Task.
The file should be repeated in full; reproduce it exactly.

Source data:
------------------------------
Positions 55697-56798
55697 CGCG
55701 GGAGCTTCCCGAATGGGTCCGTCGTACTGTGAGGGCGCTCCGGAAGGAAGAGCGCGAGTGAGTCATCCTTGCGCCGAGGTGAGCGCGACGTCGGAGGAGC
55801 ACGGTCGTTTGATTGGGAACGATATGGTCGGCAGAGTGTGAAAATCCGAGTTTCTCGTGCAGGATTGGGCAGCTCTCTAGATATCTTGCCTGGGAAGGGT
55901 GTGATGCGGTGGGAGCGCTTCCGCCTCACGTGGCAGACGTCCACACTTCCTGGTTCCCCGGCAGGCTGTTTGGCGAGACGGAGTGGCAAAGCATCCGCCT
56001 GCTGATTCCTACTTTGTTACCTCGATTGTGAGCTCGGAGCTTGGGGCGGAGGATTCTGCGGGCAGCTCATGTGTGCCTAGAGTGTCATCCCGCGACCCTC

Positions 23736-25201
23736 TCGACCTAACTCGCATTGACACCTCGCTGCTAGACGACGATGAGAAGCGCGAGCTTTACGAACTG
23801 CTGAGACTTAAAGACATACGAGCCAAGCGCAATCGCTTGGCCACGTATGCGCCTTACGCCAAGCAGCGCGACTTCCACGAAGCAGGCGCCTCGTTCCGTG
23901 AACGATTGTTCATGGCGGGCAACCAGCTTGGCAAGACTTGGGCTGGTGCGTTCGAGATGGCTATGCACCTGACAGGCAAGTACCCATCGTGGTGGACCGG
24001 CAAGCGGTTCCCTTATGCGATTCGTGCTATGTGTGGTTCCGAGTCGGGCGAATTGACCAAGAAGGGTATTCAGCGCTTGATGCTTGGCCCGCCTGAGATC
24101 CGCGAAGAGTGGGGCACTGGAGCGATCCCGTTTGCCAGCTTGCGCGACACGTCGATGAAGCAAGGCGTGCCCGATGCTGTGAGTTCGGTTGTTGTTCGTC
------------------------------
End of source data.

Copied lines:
Positions 55697-56798
55697 CGCG
55701 GGAGCTTCCCGAATGGGTCCGTCGTACTGTGAGGGCGCTCCGGAAGGAAGAGCGCGAGTGAGTCATCCTTGCGCCGAGGTGAGCGCGACGTCGGAGGAGC
55801 ACGGTCGTTTGATTGGGAACGATATGGTCGGCAGAGTGTGAAAATCCGAGTTTCTCGTGCAGGATTGGGCAGCTCTCTAGATATCTTGCCTGGGAAGGGT
55901 GTGATGCGGTGGGAGCGCTTCCGCCTCACGTGGCAGACGTCCACACTTCCTGGTTCCCCGGCAGGCTGTTTGGCGAGACGGAGTGGCAAAGCATCCGCCT
56001 GCTGATTCCTACTTTGTTACCTCGATTGTGAGCTCGGAGCTTGGGGCGGAGGATTCTGCGGGCAGCTCATGTGTGCCTAGAGTGTCATCCCGCGACCCTC

Positions 23736-25201
23736 TCGACCTAACTCGCATTGACACCTCGCTGCTAGACGACGATGAGAAGCGCGAGCTTTACGAACTG
23801 CTGAGACTTAAAGACATACGAGCCAAGCGCAATCGCTTGGCCACGTATGCGCCTTACGCCAAGCAGCGCGACTTCCACGAAGCAGGCGCCTCGTTCCGTG
23901 AACGATTGTTCATGGCGGGCAACCAGCTTGGCAAGACTTGGGCTGGTGCGTTCGAGATGGCTATGCACCTGACAGGCAAGTACCCATCGTGGTGGACCGG
24001 CAAGCGGTTCCCTTATGCGATTCGTGCTATGTGTGGTTCCGAGTCGGGCGAATTGACCAAGAAGGGTATTCAGCGCTTGATGCTTGGCCCGCCTGAGATC
24101 CGCGAAGAGTGGGGCACTGGAGCGATCCCGTTTGCCAGCTTGCGCGACACGTCGATGAAGCAAGGCGTGCCCGATGCTGTGAGTTCGGTTGTTGTTCGTC